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Conference 'Risk and Social Decisions' 3rd December - 5th December, 2009 London School of Economics (LSE)

Supported by the LSE Choice Group| and CNRS.

Organised by Marc Fleurbaey (Paris Descartes) and the LSE Choice Group.

Risk and Social Decisions

In welfare economics and political philosophy, a consensus has not yet been reached about how to assess social situations involving risk. Full of enigmas and controversies, this area is a minefield for theorists, applied analysts, and decision-makers. The purpose of this workshop is to bring together economists and philosophers with expertise in this area in order to make progress on some of the difficult issues pertaining to risky social decisions. The workshop will be preceded by a masterclass on Harsanyi's theorem.

Master Classes on Harsanyi's Theorem

Thursday, 3rd December


Thibault Gajdos (CNRS) Aggregation of preferences under risk and uncertainty|



Marc Fleurbaey (Paris Descartes) What does Harsanyi's theorem tell us?|

Richard Bradley (LSE) Assessing Harsanyi's theorem: conceptual and ethical questions


Conference on Risk and Social Decisions

Friday, 4th December


Michael Otsuka (UCL) Risking Life and Limb: How to Discount Harms by their Improbability 


Feriel Kandil (ENS Cachan, CNRS) Closed impartiality revisited


Sven Ove Hansson (KTH Stockholm) Science and ethics in risk policies


Katie Steele (LSE) The scientist qua policy advisor doesmake value judgments


Jean-Christophe Vergnaud (CNRS) Aggregation of imprecise information: a subjective approach| (with T Gajdos). Paper available online|.


Jonathan Wolff (UCL) Five types of risky situations



Saturday, 5th December


Marc Fleurbaey (Paris Descartes and LSE) Assessing Risky Social Situations|. Paper available in the LSE Choice Group Working Papers|.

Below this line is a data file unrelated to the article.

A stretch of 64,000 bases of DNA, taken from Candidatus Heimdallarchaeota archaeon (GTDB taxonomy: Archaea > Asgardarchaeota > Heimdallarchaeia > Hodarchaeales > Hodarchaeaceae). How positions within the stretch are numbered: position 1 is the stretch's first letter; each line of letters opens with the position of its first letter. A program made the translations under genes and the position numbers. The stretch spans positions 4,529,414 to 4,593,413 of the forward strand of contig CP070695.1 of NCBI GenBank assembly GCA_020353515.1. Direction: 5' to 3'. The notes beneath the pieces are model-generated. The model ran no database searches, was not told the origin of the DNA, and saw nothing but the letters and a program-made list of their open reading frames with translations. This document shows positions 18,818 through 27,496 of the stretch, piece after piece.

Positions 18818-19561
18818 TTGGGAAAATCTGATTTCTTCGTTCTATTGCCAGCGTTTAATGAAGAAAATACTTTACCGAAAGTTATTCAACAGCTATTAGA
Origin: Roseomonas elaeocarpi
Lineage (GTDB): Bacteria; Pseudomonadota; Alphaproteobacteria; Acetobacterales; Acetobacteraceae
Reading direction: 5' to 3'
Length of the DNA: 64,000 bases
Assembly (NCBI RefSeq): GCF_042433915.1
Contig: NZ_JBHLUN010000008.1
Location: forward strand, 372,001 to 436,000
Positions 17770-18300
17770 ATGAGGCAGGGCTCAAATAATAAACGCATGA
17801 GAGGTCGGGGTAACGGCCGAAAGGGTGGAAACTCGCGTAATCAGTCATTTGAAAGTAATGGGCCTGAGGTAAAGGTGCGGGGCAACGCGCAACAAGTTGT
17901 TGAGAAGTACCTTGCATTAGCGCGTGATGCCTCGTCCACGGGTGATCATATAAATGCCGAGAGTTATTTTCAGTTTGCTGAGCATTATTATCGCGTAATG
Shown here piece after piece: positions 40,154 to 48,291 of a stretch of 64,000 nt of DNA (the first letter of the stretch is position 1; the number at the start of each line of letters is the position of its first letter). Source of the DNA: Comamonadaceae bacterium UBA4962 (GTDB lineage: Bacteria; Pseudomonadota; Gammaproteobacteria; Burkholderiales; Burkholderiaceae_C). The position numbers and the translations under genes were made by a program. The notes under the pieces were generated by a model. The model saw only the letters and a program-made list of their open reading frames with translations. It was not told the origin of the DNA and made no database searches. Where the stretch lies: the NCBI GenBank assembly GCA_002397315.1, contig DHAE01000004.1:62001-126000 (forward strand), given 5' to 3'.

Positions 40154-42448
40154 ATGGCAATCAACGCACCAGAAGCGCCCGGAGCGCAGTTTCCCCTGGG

Alex Voorhoeve (LSE) The Evaluation of Social Risks: Solely Ex Ante, Solely Ex Post, or a Bit of Both? (with M. Fleurbaey)


Thibault Gajdos (CNRS) Aggregation of incomplete preferences under risk |(with E Danan and JM Tallon)


David McCarthy (Edinburgh) The priority view


Luc Bovens (LSE) Ethics, Risk and Public Works: An Economic Model of Optimal Risk Reduction (with M Fleurbaey)


Topics in Risk and Social Decisions

Here is a small sample of a long list of unresolved issues that the workshop will address:

  1. There is a large consensus in normative economics that some degree of priority for the worse off is advisable in general, but in the presence of risk a famous theorem by Harsanyi seems to imply that priority to the worse off makes it impossible to find a rational criterion for social evaluation that respects individual preferences.
  2. Some popular criteria have the strange property that they advocate choosing alternatives that are known for sure to deliver results which are inferior to those obtained with other alternatives, and there is disagreement about whether this property condemns such criteria.
  3. It seems reasonable and equitable to spread risks equally over the population, but this increases the probability of catastrophes in which a large portion of the population suffers damage
  4. Some theories of justice say that individuals should be held responsible only for what they choose but at the same time advocate holding individuals responsible for being lucky or unlucky in certain circumstances, even if one never chooses one's degree of luck.
  5. The precautionary principle is said by some to have no basis and no meaning while it appears absolutely essential and compelling to others.

In an era full of changes and questions about a risky future, in a context of ever more global climate and health hazards, it would be very helpful to decision-makers to be on firmer ground as far as decisions criteria are concerned, especially when risks are unequally distributed and their outcomes have redistributive consequences, affecting the worse off more than others. This workshop will contribute to encouraging research and developing networks among academics on these issues, in the interdisciplinary frame that seems appropriate for a field combining ethical principles and technical analysis. While full of difficulties and conundrums, this field also promises to deliver new and important results if the appropriate effort is made.

Further Information

The workshop is organized in collaboration with the LSE Choice Group. The LSE Choice Group| is a group of people based for the most part at the LSE with a shared interest in the theory of rational decision making in individuals and groups and its application to economic, political and social questions. We hold regular seminars on Wednesday afternoons from 17-30 to 19-00 in T206 (2nd floor, Lakatos Building, Portugal Street. Please email c.heilmann at lse.ac.uk if you are interested in regular updates on seminars and events.